Please note that we will be retiring this old site on Tuesday, August 25th, 2015.
At that point, the URL for will bring you to our new site currently hosted at We encourage you to visit the new site now and see a more recent set of updated gene annotations and MANY more Pseudomonas strains.
Pseudomonas Genome Database - 2014 Gene Ontology Annotation Initiative

2014 Gene Ontology Annotation Initiative

We have launched a new initiative to apply a critical and conservative approach to mapping high quality, curated gene ontology (GO) terms to the P. aeruginosa PAO1 genome annotation. The database is recognized as an authoritative source for high quality genome annotations and we feel users can benefit from an ontology-rich data structure providing details of function and biological processes in a specific and hierarchical manner. By having data in this format, we can utilize a wide range of tools for the purpose of improving annotation transfer and enrichment analysis associated with omics studies being conducted in many labs.

Annotate some GO terms, get your name on a paper!

While there are ways to automate the process using computational predictions, this is not accurate or specific enough for the high quality annotation we wish to continue to provide. We therefore are putting out a call to the PseudoCAP Community to see if they are interested in participating in the annotation/curation process, in return for authorship on a paper.

The project is well underway and an initial pilot consisting of a select group of Pseudomonas aeruginosa researchers is already wrapping up. We hope you can assist us by annotating genes in your area of expertise with GO terms. We plan to publish the results of this approach in a leading biological database journal, whereby all significant contributors of annotations will be added as co-authors (as a consortium).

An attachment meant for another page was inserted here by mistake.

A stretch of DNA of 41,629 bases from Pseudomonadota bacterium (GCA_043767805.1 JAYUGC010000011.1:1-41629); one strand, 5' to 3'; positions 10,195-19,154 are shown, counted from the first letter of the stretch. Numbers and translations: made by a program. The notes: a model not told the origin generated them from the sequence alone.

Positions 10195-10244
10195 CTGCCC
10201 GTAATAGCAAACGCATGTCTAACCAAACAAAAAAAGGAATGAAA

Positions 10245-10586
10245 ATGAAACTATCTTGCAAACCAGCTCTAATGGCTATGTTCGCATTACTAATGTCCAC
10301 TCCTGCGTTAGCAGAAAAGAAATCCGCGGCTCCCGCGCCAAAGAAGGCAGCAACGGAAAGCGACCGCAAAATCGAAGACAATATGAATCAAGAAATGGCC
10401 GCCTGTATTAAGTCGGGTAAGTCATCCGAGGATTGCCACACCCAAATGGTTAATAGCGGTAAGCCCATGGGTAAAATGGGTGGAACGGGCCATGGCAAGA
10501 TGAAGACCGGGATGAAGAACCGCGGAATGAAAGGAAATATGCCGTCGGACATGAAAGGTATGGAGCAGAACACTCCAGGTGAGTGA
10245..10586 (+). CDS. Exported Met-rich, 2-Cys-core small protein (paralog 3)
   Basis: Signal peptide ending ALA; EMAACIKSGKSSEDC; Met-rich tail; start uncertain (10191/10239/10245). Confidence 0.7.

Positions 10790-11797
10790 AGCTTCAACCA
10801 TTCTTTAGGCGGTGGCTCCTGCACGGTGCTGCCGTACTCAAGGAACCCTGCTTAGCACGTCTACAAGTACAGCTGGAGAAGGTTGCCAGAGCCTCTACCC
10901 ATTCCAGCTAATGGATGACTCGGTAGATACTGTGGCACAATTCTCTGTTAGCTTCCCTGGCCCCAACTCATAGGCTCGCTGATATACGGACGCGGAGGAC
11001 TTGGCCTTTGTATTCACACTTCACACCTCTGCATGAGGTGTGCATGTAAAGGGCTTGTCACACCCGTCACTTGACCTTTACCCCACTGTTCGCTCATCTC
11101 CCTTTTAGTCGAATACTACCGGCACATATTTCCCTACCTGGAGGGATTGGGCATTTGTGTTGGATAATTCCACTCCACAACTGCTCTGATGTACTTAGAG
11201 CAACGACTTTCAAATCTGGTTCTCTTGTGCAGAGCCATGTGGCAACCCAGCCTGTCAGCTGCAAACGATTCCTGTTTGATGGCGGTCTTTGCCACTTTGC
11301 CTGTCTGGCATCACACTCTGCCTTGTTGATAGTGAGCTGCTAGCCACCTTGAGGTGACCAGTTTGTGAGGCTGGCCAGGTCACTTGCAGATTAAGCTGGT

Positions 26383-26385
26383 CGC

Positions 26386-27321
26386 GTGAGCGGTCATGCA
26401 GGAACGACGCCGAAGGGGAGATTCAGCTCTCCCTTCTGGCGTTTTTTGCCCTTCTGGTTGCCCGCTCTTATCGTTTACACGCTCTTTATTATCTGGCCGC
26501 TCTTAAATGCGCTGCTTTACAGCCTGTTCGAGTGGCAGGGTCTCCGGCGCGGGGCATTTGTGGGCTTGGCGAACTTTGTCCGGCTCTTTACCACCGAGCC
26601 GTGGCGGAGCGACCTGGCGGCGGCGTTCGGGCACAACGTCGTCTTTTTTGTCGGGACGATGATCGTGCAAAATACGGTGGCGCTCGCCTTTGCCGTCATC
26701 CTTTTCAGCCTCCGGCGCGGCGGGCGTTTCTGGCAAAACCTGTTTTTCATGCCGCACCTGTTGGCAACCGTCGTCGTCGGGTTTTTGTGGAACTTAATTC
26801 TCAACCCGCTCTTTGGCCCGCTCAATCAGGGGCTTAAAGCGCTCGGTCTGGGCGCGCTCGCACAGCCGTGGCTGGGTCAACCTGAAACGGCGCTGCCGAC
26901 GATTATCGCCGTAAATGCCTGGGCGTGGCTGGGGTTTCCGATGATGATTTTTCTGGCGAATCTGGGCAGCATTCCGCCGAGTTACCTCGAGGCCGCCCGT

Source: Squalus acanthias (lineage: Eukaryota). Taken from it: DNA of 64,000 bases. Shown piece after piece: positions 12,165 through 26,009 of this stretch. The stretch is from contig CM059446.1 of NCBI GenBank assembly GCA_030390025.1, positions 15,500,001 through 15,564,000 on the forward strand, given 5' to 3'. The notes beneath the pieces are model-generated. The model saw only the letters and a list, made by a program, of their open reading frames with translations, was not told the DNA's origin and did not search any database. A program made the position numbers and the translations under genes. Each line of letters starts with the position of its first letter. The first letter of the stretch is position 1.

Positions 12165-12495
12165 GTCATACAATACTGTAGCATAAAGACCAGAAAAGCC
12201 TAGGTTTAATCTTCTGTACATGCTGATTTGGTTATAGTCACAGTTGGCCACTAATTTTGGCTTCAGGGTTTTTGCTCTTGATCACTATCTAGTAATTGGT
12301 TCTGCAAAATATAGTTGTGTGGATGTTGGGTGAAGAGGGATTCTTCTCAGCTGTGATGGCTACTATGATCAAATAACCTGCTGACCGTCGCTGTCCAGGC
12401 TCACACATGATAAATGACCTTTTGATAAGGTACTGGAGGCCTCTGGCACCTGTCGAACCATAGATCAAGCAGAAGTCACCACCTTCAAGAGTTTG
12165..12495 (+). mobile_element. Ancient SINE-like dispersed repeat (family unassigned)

If you are interested in participating in this venture and want to hear how you can be of help, please contact us at

Frequently Asked Questions

What is the Gene Onotology (GO)?

The Gene Ontology provides a controlled vocabulary (GO Terms) and associated definitions to describe genes and their products. All Gene Ontology terms fall into one of three namespaces (domains)

  1. Molecular Function
  2. Biological Process
  3. Cellular Component

The ontology terms are structured as a "directed acyclic graph" whereby each term has a number of defined relationships between other terms in the same namespace.

If you would like more details about the Gene Ontology, please visit the consortium website or read the most recent publication.

What are the benefits of mapping genes to GO terms?

  1. The use of GO terms by collaborating databases facilitates uniform queries across them.
  2. Controlled vocabularies are structured so that they can be queried at different levels. For example, you can use GO to find all the gene products in the Pseudomonas aeruginosa PAO1 genome that are involved in signal transduction (GO:0007165 ), or you can zoom in on all gene products with phosphorelay response regulator activity (GO:0000156).
  3. You can take advantage of a wide range of tools developed for querying gene ontology terms. For example, you can do GO term enrichment (over-representation analysis) on large data sets including RNA-Seq and microarray data.
  4. Depending on how much we know about a particular gene, we can assign annotations at different levels of specificity.

Which genes can I annotate?

We are very flexible. You are welcome to submit annotations for genes in your area of expertise or what you find interesting.

We are most interested in genes that have been experimentally studied in P. aeruginosa. If you find annotations for genes in other well-studied organisms (e.g. E. coli) and your expert knowledge indicates that the same annotation applies for P. aeruginosa,we will be happy to receive those too. Feel free to send us ( a list of genes you would like to annotate so that we can make sure your efforts are not being duplicated.

Are the annotations submission subject to any review?

Our philosophy is that critical, conservative annotation is most important, and as part of the submission process, all annotations will undergo review. We encourage participants to provide GO terms that are clearly supported by scientific literature.

How much of a time commitment will it be?

With a large number of researchers participating, we don't anticipate it taking very long to put together a submission worthy of being included on the paper. As a rule of thumb, we would appreciate each participant to provide GO annotations for around 5 genes (with each one having multiple terms). We ask that you also summarize the role that each listed participant played in the annotation process.

Where can I find more instructions for how to assign GO terms for this project?

We have put together a help document detailing what we are looking for annotators to provide (download)